When Bad Habits Hide in Plain Sight

When it comes to marking moments and memories in my life, I tend to reflect whenever a significant marker comes around. I think about what the world was like in that moment being marked and how I fit into that specific moment. Sometimes I pick and choose what to reflect on, which is what happened last week. Though I haven’t quite sat with the March 2022 of it all (yes, that’s two years of pandemic for us in the States), I’ve come to realize that in those past two years, I’ve created many habits. While some of them have been positive, I’ve also developed negative habits as a result of the pandemic that have increased my anxiety and fear. With the massive way the world has changed in recent years, how can we make sure our habits help us and not hurt us?

Before I continue, I’d like to add a little more context. After years of trying to figure out my social phobias and anxiety, I’d reached a point in 2020 where I was starting to feel comfortable in discomfort. I could go to a friend’s party or larger gathering and handle myself, even though I didn’t know many people there. I was able to enjoy myself at a basketball game without worrying about what all the people around me were doing. And right as I was seeing improvement in social situations, I stopped having them – and the skills I’d learned went right along with them.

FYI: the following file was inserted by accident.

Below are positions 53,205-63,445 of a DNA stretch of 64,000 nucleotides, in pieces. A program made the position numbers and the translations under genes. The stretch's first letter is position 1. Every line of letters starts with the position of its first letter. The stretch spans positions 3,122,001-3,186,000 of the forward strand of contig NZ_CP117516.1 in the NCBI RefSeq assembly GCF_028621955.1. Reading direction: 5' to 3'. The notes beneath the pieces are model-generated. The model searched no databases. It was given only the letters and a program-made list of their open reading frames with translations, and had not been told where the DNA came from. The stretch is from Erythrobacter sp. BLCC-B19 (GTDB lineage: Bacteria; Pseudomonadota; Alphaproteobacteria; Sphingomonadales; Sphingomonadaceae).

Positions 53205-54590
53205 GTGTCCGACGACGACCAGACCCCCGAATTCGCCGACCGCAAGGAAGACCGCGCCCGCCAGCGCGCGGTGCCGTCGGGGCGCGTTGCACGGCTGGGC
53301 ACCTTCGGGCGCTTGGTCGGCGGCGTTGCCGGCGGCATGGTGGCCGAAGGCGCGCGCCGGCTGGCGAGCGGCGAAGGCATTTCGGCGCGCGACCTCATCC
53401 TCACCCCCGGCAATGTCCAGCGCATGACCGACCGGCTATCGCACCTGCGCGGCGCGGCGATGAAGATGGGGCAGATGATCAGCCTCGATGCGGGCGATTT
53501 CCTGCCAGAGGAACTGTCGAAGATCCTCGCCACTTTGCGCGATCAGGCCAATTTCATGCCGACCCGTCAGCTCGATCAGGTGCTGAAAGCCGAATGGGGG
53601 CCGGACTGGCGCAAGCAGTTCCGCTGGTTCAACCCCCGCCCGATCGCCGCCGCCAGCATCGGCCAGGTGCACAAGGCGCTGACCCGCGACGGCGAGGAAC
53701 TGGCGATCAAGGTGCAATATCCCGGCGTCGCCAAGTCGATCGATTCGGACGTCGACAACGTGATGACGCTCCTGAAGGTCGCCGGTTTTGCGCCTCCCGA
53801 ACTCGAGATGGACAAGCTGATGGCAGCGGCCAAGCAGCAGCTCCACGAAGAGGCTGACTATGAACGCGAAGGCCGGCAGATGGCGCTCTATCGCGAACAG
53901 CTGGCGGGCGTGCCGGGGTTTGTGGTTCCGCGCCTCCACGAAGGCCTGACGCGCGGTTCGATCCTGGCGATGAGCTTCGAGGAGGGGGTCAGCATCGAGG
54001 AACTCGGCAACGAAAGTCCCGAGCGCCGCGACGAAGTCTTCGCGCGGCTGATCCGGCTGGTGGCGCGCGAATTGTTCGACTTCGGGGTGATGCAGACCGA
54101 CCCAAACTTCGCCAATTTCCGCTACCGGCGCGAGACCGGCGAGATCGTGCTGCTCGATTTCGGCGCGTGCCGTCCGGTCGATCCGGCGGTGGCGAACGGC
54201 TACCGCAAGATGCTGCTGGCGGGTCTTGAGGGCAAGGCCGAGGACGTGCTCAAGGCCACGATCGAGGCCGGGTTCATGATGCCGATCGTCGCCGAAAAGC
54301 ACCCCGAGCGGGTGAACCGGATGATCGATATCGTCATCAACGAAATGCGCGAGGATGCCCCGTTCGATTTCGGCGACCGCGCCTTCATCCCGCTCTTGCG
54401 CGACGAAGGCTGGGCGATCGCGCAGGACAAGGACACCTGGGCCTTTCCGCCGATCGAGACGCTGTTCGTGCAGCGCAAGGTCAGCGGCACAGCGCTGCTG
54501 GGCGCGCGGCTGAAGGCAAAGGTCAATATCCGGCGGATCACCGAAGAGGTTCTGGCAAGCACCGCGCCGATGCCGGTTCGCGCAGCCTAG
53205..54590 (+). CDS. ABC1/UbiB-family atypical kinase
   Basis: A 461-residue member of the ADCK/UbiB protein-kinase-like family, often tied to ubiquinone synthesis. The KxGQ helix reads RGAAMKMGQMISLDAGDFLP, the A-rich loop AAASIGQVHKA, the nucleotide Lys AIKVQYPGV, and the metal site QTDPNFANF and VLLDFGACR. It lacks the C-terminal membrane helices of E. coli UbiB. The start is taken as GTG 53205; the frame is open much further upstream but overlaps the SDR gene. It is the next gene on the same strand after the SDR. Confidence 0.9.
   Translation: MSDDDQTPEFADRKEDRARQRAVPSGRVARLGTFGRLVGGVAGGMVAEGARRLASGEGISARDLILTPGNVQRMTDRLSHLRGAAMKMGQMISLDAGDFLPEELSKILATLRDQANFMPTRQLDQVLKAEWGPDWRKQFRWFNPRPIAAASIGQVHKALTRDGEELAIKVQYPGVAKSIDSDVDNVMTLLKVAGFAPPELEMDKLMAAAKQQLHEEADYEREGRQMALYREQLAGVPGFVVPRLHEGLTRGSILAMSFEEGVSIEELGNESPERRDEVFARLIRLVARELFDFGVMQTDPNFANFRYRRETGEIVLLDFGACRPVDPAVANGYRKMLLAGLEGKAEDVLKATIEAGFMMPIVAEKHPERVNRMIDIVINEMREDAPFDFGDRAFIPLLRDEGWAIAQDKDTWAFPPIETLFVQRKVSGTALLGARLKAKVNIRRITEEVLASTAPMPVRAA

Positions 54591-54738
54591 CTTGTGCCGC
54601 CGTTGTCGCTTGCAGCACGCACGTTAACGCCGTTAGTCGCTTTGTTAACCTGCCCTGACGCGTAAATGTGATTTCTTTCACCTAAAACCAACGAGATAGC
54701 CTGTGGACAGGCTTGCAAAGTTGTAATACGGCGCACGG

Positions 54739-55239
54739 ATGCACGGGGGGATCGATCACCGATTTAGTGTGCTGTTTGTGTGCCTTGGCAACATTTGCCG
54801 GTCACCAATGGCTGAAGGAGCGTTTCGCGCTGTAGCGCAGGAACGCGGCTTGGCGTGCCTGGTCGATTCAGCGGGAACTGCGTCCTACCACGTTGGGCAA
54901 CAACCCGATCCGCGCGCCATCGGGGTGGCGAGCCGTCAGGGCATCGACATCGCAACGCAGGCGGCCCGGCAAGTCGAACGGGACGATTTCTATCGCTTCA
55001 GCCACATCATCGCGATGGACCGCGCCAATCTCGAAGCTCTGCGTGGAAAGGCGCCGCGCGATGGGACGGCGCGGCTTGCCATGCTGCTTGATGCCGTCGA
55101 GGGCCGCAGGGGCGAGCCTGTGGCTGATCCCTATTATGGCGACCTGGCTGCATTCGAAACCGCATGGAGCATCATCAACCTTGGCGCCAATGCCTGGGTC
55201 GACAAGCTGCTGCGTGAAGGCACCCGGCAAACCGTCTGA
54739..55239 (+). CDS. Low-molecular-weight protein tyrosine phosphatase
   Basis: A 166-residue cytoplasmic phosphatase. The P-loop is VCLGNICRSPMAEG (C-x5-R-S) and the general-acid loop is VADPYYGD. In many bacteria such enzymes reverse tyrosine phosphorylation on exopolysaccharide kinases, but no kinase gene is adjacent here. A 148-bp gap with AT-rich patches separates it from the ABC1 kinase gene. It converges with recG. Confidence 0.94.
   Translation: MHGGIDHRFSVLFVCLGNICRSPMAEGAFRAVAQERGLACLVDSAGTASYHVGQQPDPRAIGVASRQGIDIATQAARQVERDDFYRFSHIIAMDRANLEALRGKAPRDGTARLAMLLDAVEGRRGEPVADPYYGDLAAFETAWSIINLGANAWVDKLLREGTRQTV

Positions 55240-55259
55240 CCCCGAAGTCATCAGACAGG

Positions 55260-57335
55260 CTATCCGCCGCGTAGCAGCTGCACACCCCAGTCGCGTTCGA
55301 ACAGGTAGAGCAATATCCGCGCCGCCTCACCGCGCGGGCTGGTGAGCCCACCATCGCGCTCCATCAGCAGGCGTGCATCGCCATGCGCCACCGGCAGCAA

Obviously there were (and still are) a million and one things to worry about as a result of this pandemic. Like many others, I did what I could, especially in those early months in 2020, to make sure I was as safe as I could be. It wasn’t until sometime last year that I realized the toll this took on my social skills – or rather, lack thereof. It felt like I’d forgotten how to interact with people, and I didn’t know how to fix it.

Spoiler alert: I haven’t learned how yet. As frustrating as social situations were before the pandemic, they feel almost impossible now. My “go with the flow” attitude was torn to pieces, and I find myself wanting to pick them all up and put them back together.

But in order to do that, I need to understand the habits I’ve fallen into the past two years. There are so many things I’ve fallen into doing to maintain any sense of peace since March 2020, and not all of them are good for my wellness. Which leads to a larger question: how do I figure out what those are?

Once I realized how averse I’d become to social situations and could process why that was, I could start to plan. Plan with how to deal with this issue, and to create a good habit out of the anxiety-induced fear I’d created. What’s helpful in the short-term can sometimes do long-term damage, and coming to that realization was my first moment where I knew I had habits that needed changing. Now, it’s time to figure out how I do that.

Have you ever realized that you’ve developed a habit that didn’t turn out to be all that great? How did you handle it? Let me know in the comments!

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